Peach Crown Gall Control: Learn How To Treat Peach Crown Gall

Crown Gall On Peach Tree
peach gall
(Image credit: University of Georgia Plant Pathology,

Crown gall is a very common disease that affects a wide range of plants the world over. It is especially common in fruit tree orchards, and even more common among peach trees. What causes peach crown gall, and what can you do to prevent it? Keep reading to learn more about peach crown gall control and how to treat peach crown gall disease.

About Crown Gall on Peaches

What causes peach crown gall? Crown gall is a bacterial disease caused by the bacterium Agrobacterium tumefaciens. Typically, the bacteria enter the tree through wounds in the bark, which can be caused by insects, pruning, improper handling, or other environmental factors. Once inside the peach tree, the bacteria transforms healthy cells into tumor cells, and galls begin to form. The galls appear as small, wart-like masses on the tree’s roots and crown, though they can also develop higher on up the trunk and branches. They start out soft and light in color, but will eventually harden and deepen to dark brown. They can be half an inch to 4 inches (1.5-10 cm.) in diameter. Once the crown gall bacteria infects the tree’s cells, tumors may develop far from the original wound, where the bacterial aren’t even present.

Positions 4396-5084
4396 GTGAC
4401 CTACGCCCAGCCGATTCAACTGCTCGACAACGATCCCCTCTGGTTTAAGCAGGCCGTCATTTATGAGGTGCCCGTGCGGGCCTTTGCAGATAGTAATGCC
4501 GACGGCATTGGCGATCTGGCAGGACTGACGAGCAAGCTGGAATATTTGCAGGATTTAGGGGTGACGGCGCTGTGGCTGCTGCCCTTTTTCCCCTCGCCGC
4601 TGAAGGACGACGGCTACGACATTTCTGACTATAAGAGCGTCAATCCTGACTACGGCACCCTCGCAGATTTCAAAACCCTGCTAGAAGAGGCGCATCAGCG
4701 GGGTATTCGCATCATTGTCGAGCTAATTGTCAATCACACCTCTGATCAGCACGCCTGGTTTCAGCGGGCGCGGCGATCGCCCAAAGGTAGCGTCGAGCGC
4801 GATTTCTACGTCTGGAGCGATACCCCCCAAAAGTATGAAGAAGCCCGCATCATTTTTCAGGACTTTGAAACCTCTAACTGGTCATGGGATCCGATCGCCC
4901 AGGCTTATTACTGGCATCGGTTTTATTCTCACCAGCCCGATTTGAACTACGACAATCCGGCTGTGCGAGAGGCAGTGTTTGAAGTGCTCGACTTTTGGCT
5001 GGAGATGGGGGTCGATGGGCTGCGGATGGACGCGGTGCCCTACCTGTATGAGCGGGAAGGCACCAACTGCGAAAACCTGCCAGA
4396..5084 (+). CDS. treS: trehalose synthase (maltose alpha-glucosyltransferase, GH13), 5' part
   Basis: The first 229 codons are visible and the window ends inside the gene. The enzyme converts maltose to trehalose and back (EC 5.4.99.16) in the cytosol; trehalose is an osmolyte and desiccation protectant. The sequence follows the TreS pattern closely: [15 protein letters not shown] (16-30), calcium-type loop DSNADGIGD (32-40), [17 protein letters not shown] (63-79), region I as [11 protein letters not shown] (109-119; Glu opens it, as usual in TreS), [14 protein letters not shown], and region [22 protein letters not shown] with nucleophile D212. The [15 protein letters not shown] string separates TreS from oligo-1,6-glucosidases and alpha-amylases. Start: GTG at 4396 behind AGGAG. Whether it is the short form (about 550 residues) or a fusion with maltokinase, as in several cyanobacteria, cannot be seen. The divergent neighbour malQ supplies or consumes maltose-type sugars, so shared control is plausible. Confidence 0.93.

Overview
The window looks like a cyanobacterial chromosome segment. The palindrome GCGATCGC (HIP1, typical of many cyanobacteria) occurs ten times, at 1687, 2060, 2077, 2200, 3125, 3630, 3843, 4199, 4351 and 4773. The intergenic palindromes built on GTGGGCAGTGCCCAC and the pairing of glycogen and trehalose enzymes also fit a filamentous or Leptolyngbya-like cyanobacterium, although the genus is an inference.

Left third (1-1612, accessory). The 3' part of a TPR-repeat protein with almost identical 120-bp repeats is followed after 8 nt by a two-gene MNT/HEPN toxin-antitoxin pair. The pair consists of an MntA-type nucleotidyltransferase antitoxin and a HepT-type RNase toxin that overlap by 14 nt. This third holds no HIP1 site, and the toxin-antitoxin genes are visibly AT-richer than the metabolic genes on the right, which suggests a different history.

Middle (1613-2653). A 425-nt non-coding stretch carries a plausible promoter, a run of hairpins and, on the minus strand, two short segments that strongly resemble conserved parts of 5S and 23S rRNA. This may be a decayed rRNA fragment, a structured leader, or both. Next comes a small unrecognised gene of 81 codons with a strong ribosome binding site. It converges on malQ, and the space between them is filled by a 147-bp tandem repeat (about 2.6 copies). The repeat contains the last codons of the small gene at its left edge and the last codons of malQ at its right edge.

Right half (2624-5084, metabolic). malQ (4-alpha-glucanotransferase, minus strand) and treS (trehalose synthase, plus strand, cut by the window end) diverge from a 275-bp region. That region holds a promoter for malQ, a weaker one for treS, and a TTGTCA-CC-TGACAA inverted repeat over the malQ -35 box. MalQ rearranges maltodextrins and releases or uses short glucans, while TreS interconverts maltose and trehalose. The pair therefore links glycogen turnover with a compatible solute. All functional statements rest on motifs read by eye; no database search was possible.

How to Treat Peach Crown Gall

Peach crown gall control is mostly a game of prevention. Since the bacteria enter the tree through wounds in the bark, you can do a lot of good simply by avoiding injury. Manage pests to keep insects from boring holes. Hand pull weeds near the trunk, instead of weed whacking or mowing. Prune judiciously, and sterilize your shears between cuts. Handle saplings very carefully during transplant, as small trees can be damaged more easily, and crown gall is more devastating to their health. Antibacterial drenches have shown some promise for fighting crown gall on peaches, but for now, the prevailing treatment is simply to remove infected trees and start over again in a new, uninfected area with resistant varieties.

Liz Baessler
Senior Editor

The only child of a horticulturist and an English teacher, Liz Baessler was destined to become a gardening editor. She has been with Gardening Know how since 2015, and a Senior Editor since 2020. She holds a BA in English from Brandeis University and an MA in English from the University of Geneva, Switzerland. After years of gardening in containers and community garden plots, she finally has a backyard of her own, which she is systematically filling with vegetables and flowers.